Join the seam from the top of the head down towards the bottom of the chick. Before getting too far down the seam stuff the chick before the hole becomes too small.

I pre shape a round ball of stuffing for the head, and then a larger round ball for the body. This helps the chick to have its round stocky shape.

Close the rest of the seam and over sew at the bottom to secure.

I leave the long thread ready to push up through the chicks body to come out at the side ready to sew the wing on and then take it back through the stuffed body to the other side for the second wing. This saves on securing too many thread and makes the construction of the chick quite secure.


Using 3mm needles CO 5 sts

Row 1: Knit

Row 2: Purl

Row 3: KFB, KFB, K1, KFB, KFB (9sts)

Row 4: Purl

Cast off, sew in ends

Assembly of chick

Turn over the front edge of the first wing and over sew this as you attach the wing to the chick. Sew the wing down the front edge onto the chick body and about half way along the top of the wing. Leaving the back half free from the body so it can appear to be flapping (see pic).

Repeat for the second wing.

Beak & eyes

Using the orange yarn, make a slip knot , leaving a small loop about the size you want the finished beak to be. Over sew the yarn into the middle of the loop working all around the loop, as the hole starts to fill up, work as many times as you can until the beak is quite robust.  Position the beak in the centre of the chicks head, centrally between the two wings. Attach by threading the tail thread through the chicks head and catching a few stitches around the beak to secure.

Using a small length of black darning or tapestry thread doubled over, make a french knot  either side of the beak, see the picture as a guide.

There you go! I estimate I completed the nest and the chick in a good hour and a half.

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Category: Easter, How To's, Knitting, patterns

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  1. Easter Nest & Chick Pattern » Freckles Family | March 18, 2011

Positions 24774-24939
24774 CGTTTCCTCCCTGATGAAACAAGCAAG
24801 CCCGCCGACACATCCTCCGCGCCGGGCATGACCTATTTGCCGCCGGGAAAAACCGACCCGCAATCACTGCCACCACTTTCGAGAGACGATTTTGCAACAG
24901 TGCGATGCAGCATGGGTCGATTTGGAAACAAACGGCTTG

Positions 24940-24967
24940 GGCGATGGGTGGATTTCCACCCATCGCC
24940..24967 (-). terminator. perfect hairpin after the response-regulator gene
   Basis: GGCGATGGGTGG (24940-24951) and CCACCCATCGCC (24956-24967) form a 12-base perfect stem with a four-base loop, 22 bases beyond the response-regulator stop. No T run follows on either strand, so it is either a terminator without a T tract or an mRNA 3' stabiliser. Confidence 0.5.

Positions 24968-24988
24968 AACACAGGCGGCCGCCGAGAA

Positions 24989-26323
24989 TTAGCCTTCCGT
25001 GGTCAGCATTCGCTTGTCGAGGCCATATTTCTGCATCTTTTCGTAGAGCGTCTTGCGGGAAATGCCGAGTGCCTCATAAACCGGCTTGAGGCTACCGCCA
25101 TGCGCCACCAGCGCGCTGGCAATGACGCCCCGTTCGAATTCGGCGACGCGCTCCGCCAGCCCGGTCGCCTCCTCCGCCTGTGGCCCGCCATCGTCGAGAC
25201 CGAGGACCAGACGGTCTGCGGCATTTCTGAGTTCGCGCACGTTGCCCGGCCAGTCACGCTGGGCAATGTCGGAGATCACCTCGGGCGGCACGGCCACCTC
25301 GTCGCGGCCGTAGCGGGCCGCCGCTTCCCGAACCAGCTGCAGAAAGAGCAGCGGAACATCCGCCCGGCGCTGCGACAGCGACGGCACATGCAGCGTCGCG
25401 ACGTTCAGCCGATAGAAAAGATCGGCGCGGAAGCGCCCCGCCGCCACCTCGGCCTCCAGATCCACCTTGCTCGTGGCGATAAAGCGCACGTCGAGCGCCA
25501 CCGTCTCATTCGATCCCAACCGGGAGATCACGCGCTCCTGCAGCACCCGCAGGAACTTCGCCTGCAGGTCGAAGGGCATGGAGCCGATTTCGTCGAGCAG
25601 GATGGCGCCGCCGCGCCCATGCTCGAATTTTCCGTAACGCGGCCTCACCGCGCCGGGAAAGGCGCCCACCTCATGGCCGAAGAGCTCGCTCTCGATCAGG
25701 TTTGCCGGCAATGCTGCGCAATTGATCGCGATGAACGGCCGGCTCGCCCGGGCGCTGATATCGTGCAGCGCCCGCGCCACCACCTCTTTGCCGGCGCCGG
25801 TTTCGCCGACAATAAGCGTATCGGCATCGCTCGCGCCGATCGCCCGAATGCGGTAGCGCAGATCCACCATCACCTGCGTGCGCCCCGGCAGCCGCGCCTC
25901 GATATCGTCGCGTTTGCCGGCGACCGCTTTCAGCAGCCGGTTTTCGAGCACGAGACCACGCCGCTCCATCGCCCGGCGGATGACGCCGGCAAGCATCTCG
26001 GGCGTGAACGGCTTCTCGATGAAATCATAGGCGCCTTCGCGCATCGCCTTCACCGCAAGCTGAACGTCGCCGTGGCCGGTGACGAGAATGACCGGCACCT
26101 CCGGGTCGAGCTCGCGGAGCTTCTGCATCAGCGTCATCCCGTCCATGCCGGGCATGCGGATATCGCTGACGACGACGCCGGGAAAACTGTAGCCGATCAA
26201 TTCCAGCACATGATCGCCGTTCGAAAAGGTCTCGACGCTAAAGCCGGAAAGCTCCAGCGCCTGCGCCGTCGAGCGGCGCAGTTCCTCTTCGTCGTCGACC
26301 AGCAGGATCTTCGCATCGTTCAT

1. Gattina says:

    Really cute ! I never liked to knit, it’s to slow for me, I am not patient enough lol !

  2. Red Ted Art says:

    Ah yes, Gattina, I know what you mean, but that is what I love about projects like this – a little chick is quickly finished, so less patience needed!!!

  3. Oh! Oh! Oh! I AM going to make these! How gorgeous are they?! I’ve got two more chickens to knit and then I’m going to do this little project. Lovely! :-D Thanks so much for linking. x

  4. Red Ted Art says:

    I did think you would like these Chris!!!

  5. This is super cute. You are really clever.

  6. Merry says:

    I love this; when I was pregnant with Freddie I had a basket with an egg in it on my blog. I intended it to turn into a basket with a chick afterwards. I might have a go at this as something for his shelf.

  7. Tami says:

    Makes me think spring! And such a quick project!

  8. Cheryl says:

    SO CUTE ! I am going to have to add this project to my gowing list of knit & corchet easter projects

  9. Donene Jones says:

    I am so going to make this! It is so cute! Thanks!!

  10. Denise says:

    What a very cute chick and nest! I guess it is time to start on Easter items. Last year I made some felted items with my sister. I made a goat while she felted a chick and nest. I love how your knitted version came out.

    –Denise at Sly Needle

  11. That is SO CUTE!! I have really just got the knitting bug these days! Check out my apple and watermelon baby hats. Now it’s time for the cute chicks and nest. :-) Thanks for the closeups of stitches also. Found you on Anything Related.

  12. Kara says:

    So, so cute! Makes me wish I knew how to knit. :)

  13. Wow! This is so neat. It really makes me wish I could knit. This would be fun to put at an Easter table as a centerpiece. Thanks so much for sharing. And thanks for linking up at KimsKandyKreations linky party.